The first truly African-American musical form, the “Spirituals,” took shape in the 17th and 18th centuries within the generations of slaves born into the tough American experience. Music was a daily part of their survival and sustenance.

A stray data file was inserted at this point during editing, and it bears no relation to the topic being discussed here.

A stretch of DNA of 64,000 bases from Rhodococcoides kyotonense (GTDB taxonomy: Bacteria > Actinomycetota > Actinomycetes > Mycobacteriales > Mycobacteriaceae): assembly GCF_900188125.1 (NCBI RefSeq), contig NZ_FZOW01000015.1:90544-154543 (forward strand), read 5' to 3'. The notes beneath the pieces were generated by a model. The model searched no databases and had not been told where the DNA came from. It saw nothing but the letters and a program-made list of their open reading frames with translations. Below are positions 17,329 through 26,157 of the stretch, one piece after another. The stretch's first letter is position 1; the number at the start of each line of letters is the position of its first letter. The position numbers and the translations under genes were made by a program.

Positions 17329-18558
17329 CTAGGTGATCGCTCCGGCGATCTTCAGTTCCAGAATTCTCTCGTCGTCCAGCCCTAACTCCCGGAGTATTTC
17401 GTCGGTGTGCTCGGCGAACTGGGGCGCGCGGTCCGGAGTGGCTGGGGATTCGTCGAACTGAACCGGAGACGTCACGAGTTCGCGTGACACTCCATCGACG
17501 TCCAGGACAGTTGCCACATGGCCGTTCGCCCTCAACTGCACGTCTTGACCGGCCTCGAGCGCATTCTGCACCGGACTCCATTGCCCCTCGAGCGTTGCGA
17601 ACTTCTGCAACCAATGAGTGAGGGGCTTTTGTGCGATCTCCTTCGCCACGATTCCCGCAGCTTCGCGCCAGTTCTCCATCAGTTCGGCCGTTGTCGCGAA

Spirituals were sung “a cappella,” that is, without instrumental accompaniment. Voices were blended over rhythms provided by clapping hands, stamping feet and makeshift percussion. The words and melodies were improvised, not written down and never sung the same way twice. The singers remained untrained in the formalities of music.
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